Fig. 6

Boxplot analysis of the EQ-5D score values preoperatively as well as at 3 and 12 months postoperatively (**p < 0.01 vs. preoperative)

Safety outcome

There were no failures of the implant during surgery or the reported follow-up period. There was no case of intraoperative nor postoperative periprosthetic bone fractures. Non-progressive radiolucent lines were seen in one femoral component (zone 1) and five tibial components (n = 2 in zone 1 (lateral view); n = 1 in zone 1 (a.p. view); n = 1 in zone 1 + 2 (a.p. view); n = 1 in zone 3 + 4 (a.p. view)). All radiolucent lines were measured less than 1 mm in width and were observed between the bone and cement. All radiolucent lines were observed at the 3-month follow-up and showed no further progression at the 12-month follow-up. There was no loosening of the TKA device in any of the patients. The positioning of the implants remained correct throughout the follow-up period (Fig. 7).
Fig. 7

Radiographs of one patient preoperatively (a), postoperatively (day of surgery) (b), 3 months (c) and 12 months (d) after surgery

There were a total of three complications that all occurred during the follow-up period. In one patient, a surgical superficial wound revision (without revision of the implant) was necessary, which subsequently healed without any further complications. One patient had an out-of-hospital stroke with a persisting hemiparesis 1 month after TKA implantation. A causality of the stroke event with the implanted TKA was not apparent. One patient developed a deep vein thrombosis 3 months after TKA implantation. The thrombosis was resolved without reoccurrence by thrombolytic and subsequent antithrombotic medication.

Discussion

This is the first study investigating the clinical outcome and safety of a completely metal-free total knee replacement system with both femoral and tibial components made out of ceramic material. The complex biomechanical loads with considerable bending and torsional forces have challenged the use of ceramic for the tibia component and have limited the use of ceramic for the femoral component so far [12, 19]. The development of a novel alumina/zirconia ceramic composite has made it also possible to build the tibial component out of ceramic.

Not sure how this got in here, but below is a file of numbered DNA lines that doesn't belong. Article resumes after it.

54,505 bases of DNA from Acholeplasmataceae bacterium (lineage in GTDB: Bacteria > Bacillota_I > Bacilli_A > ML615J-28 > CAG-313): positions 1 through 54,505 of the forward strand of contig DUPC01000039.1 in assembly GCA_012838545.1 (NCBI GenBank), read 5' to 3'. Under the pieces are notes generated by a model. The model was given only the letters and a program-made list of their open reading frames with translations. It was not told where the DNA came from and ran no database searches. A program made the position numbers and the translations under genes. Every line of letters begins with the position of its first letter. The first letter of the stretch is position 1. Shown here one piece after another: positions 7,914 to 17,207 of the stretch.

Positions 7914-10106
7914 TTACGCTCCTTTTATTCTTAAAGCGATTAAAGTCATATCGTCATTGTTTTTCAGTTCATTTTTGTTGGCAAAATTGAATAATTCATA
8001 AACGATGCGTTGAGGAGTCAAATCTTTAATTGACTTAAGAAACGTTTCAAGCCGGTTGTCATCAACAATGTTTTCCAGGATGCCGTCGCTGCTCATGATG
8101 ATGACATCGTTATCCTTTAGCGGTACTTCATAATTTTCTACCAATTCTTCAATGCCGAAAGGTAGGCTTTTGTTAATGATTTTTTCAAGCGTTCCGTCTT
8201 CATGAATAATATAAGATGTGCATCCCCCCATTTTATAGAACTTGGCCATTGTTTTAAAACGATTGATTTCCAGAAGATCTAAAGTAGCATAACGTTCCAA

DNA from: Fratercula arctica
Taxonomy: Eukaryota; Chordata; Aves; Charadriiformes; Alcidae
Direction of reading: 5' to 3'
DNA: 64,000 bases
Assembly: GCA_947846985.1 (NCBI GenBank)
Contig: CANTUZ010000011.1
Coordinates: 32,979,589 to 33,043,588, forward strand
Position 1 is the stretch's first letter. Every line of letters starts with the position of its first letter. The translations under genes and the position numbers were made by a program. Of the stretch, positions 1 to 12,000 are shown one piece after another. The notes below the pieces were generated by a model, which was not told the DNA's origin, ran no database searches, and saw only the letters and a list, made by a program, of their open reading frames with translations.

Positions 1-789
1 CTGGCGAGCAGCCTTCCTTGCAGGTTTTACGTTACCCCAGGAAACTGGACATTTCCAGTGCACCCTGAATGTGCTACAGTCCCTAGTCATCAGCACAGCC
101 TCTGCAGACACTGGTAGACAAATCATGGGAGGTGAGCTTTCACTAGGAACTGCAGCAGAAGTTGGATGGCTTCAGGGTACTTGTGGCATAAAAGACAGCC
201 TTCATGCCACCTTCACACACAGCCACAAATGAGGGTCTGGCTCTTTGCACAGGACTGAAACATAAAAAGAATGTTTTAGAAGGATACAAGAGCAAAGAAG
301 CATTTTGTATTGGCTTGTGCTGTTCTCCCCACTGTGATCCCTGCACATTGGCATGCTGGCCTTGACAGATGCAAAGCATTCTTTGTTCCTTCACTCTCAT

In the limited follow-up of 12 months of this study, we could not detect any device-related complications. There was no implant breakage or aseptic loosening in any of the patients of this present study. These encouraging results concerning implant safety may be a result of the unique Biolox®delta ceramic material, which is a composite matrix material containing aluminium oxide (AL2O3) and zirconium oxide (ZrO2) with improved mechanical characteristics in terms of strength and resistance [20]. Furthermore, careful intraoperative handling was performed with strict avoidance of any contact of the ceramic components by metal instruments. For this purpose, unique applicator devices with single-use plastic-coated pegs were developed.

Radiological examination revealed radiolucent lines around one femoral component and five tibial components, which were all observed between the bone and cement. The frequency of radiolucent lines is comparable to those in other studies using metal TKA devices and may be ascribed to stress-shielding phenomena or poor cement penetration due to sclerotic bone [21]. The radiolucent lines were not progressive, and there was no aseptic loosening of the ceramic TKA components in this study. Due to the lack of any loosening event of a ceramic component, TKA survival rates were not calculated in the present study but will be addressed in the ongoing course of study.

Finally, none of the patients developed an allergic reaction to the implant or exacerbation of existing hypersensitivities. This underlines the rationale of a complete metal-free TKA for the use in patients with known hypersensitivities.

The analysis of the efficacy demonstrated that all patients significantly gained benefit from the implantation of the ceramic TKA by improved or restored knee function, mobility, quality of life and pain situation. In the present study, the KSS increased from 38.84 (knee score) or 53.61 (function score) at baseline to 93.7 or 95.5 at the 12-month follow-up, respectively. Thus, the functional outcome of the ceramic BPK-S Integration is comparable to established TKA devices. Recently, two large studies reported postoperative KSS (function score) values between 76.9 and 94.2 at the 12-month follow-up with the standard NexGen knee (Zimmer) or its high-flexion version [22, 23]. One study compared the clinical outcome of the AGC V2, Duracon and NexGen TKA devices and revealed KSS (knee score) values of 90.0, 79.9 and 86.0 and KSS (function score) values of 97.7, 90.5 and 96.2, respectively [24].